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The heavy burden of trucking crude oil to Mombasa

Tuesday July 24 2018

Turkana Oil trucks

Oil trucks heading back to Lokichar in Turkana County on June 27, 2018. PHOTO | FILE | NATION MEDIA GROUP 

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Sometime in 2016, the Kenya Civil Society Platform on Oil and Gas (KCSPOG) sent a questionnaire to the then Ministry of Energy and Petroleum seeking answers on various issues regarding the newly launched early oil pilot scheme (EOPS).

In one of the questions, KCSPOG sought to know whether the transportation and production costs were recoverable, and if not, who was going to take the responsibility of bearing the costs?

Mandarins at the ministry responded with a plain assertion that “the costs incurred are costs recoverable.”

With the rolling out of the EOPS early last month, the cost implications of the scheme, which only the government, British firm Tullow Oil and its joint venture partners Africa Oil Corp of Canada and Total of France seem to understand, hover large.

Tullow is spending Sh1.5 billion in over five years to pay companies transporting crude oil to Mombasa before a pipeline is completed in 2022, but the breakdown of the payments and shareholding of the three companies is a closely guarded secret; so much that even Petroleum Cabinet Secretary John Munyes is in the dark. “I don’t know how much Tullow is paying. It has a contract with the companies,” he said. The companies are Oilfield Movers, Multiple Hauliers and Primefuels Kenya.



Tullow did not respond to our questions on the scheme.

Nation has learnt that Tullow spent Sh13 million in organising the commissioning of the scheme in Lokichar, which was presided over by President Uhuru Kenyatta on June 3.

Dubai-based El Mansoura Petroleum Company is also being paid Sh1 billion for supplying temporary equipment that connects all the 40 wells that Tullow has drilled to enable to it hit the daily target of extracting 2,000 barrels of crude for the EOPS. When the scheme was halted last month after residents protested demanding enhanced security in the area, only 600 barrels were being ferried daily.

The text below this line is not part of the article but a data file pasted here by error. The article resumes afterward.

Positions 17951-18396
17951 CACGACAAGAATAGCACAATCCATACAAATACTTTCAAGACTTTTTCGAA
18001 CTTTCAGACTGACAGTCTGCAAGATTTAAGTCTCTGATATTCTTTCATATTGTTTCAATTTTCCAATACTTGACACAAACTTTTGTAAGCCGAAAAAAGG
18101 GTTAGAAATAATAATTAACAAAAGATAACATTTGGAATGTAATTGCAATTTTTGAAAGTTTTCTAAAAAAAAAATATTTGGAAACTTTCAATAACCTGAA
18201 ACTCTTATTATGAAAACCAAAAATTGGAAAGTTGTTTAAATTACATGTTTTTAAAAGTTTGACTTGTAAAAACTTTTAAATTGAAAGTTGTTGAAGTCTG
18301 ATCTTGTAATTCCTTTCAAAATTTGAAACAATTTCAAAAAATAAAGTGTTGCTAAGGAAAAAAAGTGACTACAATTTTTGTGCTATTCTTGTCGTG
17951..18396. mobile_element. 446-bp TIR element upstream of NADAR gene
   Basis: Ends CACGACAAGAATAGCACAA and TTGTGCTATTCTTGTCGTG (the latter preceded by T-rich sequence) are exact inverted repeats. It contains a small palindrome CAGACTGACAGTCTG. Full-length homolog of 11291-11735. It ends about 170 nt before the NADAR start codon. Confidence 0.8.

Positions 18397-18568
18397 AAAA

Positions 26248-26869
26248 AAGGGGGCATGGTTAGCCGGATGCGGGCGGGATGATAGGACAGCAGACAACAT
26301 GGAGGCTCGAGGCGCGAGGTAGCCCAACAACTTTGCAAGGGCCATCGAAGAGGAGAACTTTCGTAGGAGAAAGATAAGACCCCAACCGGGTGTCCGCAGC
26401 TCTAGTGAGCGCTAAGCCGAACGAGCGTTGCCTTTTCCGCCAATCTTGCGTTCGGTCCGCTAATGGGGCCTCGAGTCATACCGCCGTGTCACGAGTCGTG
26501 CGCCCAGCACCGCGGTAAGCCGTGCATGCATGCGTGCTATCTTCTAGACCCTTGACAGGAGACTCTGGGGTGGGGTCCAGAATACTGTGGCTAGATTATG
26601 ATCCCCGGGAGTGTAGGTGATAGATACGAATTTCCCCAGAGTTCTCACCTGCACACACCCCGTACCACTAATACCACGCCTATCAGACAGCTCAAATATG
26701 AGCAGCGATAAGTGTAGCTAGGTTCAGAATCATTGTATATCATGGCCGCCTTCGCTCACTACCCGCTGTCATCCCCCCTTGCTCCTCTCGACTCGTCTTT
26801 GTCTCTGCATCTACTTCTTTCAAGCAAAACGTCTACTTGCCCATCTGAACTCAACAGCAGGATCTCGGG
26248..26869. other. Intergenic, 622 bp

Tullow has also contracted consultancy firm EMC Consultants to undertake the environmental and social impact assessment for the scheme.

“This is a logistically difficult operation to execute, with the many political interests. It’s rationale beyond what the government is saying is difficult to comprehend,” said an expert in a leading research firm on condition of anonymity.

Studies in mature oil and gas markets like the United States with enviable infrastructure show that it costs four and three times more to transport a barrel of crude by truck compared to pipeline and rail respectively.


On average, it costs about Sh2, 000 to transport a barrel of crude oil by trucks compared to Sh1, 200 by rail and Sh500 by pipeline. Why the oil cannot be transported by rail for some distance at a time the standard gauge railway is struggling for business and the meter gauge railway from Nairobi to Eldoret remains underutilised is yet to be explained.

Last week, Mr Munyes said operations in Lokichar and the trucking of oil would resume this week. “We are signing a return-to-work formulae with stakeholders and mobilising staff to get back to Lokichar to set up the systems and resume operations,” he said. Employees of Tullow and the crude transporting firms have since refused to return to Turkana for fear of their safety, forcing Tullow to consider shutting down operations.

“Based on the current inventory estimates, essential supplies necessary to run Kapese Integrated Operation Base will run out in the next 14 days after which we will have no option other than a complete shut-down of the camp.


This will further delay resumption of crude oil trucking by about two months,” said Tullow Kenya Managing Director Martin Mbogo.

The grounding of the trucking is already amounting to huge losses totalling Sh200 million in one week alone, and they could hit Sh1.6 billion if normal operations take eight weeks to resume.

In the wake of the scheme being halted, Tullow is demanding assurances that its business will not be interrupted. “We are working hard on reaching an agreement that will make sure our operations will not be interrupted in the future. Discussions are ongoing, and we are optimistic that we will be able to start crude oil trucking again soon,” noted Mr Mbogo.

According to KCSPOG Chair Odenda Lumumba,, Kenya will only manage to reap optimal benefits from its oil reserves if the operators and the government comply with extractives related legislations.